Putin’s War Has Started a Global Food Crisis
The war’s many implications are distressing. Food crises often lead to social unrest, conflict, failed governments and mass migrations. For example, some researchers point to rising food prices as a driver of the Arab Spring upheavals in 2011.
But history, especially food price crises around 2008 and 2010, reminds us that by using the latest data and science, the world can mount a comprehensive response to hunger.
First, nations and institutions must move quickly to save lives. That starts with fully funding the World Food Program and leveraging existing food reserves to help countries in distress. The United Nations, the World Trade Organization and others must also work with countries to prevent food export bans, which are already undermining the global food supply.
Second, the Group of 7 and China must lead a new round of emergency relief from official debt to enable vulnerable countries to respond to hunger. Debt relief was a boon to development in the early 2000s and could free up resources today. Multilateral financing institutions must also take aggressive action, using emergency instruments like a reallocation of International Monetary Fund special drawing rights, which can augment countries’ official currency reserves.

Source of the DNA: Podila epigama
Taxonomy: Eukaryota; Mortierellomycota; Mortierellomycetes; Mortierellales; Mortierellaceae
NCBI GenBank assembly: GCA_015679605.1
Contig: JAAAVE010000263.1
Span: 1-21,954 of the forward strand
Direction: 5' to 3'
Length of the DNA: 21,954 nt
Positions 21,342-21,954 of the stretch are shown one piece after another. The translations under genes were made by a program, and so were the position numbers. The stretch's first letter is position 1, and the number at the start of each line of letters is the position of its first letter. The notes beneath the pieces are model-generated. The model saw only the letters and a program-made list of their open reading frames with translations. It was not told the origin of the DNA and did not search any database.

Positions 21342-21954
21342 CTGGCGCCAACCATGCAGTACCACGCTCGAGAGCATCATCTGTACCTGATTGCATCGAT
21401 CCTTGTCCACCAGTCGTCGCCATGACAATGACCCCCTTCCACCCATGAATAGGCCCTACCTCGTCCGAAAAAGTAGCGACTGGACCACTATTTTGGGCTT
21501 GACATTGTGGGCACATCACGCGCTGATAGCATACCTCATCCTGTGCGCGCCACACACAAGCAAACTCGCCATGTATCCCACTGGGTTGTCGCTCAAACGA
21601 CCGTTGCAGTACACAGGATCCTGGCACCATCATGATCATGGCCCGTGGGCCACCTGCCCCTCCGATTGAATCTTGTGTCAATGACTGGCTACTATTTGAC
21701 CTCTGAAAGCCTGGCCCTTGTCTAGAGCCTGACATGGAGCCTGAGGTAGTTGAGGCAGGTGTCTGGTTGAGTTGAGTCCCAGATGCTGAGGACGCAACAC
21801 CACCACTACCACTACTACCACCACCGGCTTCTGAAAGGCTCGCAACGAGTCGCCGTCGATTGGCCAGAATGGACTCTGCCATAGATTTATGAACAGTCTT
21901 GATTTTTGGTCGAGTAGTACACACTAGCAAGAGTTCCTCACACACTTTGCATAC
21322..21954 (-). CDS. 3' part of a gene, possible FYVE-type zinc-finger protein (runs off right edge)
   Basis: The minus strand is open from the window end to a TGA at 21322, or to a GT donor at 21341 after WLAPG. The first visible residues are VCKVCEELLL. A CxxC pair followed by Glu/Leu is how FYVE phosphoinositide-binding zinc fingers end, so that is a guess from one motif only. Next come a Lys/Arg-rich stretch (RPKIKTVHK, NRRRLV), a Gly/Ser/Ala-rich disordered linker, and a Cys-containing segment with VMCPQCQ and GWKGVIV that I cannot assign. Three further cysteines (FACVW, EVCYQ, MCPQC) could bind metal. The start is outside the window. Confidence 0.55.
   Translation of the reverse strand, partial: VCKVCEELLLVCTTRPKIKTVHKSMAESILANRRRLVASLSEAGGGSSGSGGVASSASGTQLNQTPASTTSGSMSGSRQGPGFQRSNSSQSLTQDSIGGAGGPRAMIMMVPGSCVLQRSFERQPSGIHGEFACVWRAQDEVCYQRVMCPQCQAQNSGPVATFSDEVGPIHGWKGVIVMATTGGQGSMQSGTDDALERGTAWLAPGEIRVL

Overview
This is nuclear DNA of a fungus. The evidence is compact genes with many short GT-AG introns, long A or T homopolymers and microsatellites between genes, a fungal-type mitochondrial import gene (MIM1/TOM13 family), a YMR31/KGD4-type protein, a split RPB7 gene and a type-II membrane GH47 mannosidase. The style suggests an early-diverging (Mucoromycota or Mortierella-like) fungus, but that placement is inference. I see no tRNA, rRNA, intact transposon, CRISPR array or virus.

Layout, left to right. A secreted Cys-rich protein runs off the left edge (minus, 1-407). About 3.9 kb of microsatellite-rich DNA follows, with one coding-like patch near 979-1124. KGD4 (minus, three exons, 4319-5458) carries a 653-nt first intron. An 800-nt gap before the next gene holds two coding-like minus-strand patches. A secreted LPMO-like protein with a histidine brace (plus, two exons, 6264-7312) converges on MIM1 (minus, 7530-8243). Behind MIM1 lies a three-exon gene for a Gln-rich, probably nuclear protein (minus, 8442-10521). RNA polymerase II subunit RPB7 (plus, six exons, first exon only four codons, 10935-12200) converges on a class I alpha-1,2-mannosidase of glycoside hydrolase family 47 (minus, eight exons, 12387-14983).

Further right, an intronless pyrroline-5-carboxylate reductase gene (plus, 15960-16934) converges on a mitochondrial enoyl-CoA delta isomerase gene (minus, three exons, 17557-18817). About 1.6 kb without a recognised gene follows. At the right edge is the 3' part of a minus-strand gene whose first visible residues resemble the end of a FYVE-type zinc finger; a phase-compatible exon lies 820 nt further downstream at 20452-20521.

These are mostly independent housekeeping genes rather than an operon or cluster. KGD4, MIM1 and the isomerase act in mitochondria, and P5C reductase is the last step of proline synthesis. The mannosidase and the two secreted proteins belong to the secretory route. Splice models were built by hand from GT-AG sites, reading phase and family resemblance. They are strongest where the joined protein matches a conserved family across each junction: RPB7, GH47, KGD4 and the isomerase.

Third, over the long term, the world must help make vulnerable economies more food secure. The U.S. government’s Feed the Future initiative, established in 2010 with bipartisan support, has helped transform agriculture in Africa and elsewhere. New investments in similar food systems’ transformation, especially in regenerative agriculture, could make nations more resilient to energy, climate, health and geopolitical shocks.
With a comprehensive strategy, the world can limit the scope of the war’s hunger emergency. At a time of conflict and climate change, it will also begin the long-overdue process of making a more stable, sustainable global food system that can nourish everyone in a crisis-laden era.
Graphics by Sara Chodosh.
Sara Menker is the founder of Gro Intelligence, an artificial-intelligence company that forecasts global agricultural markets and the impacts of climate change. Rajiv Shah is the president of the Rockefeller Foundation and a former administrator of the U.S. Agency for International Development.
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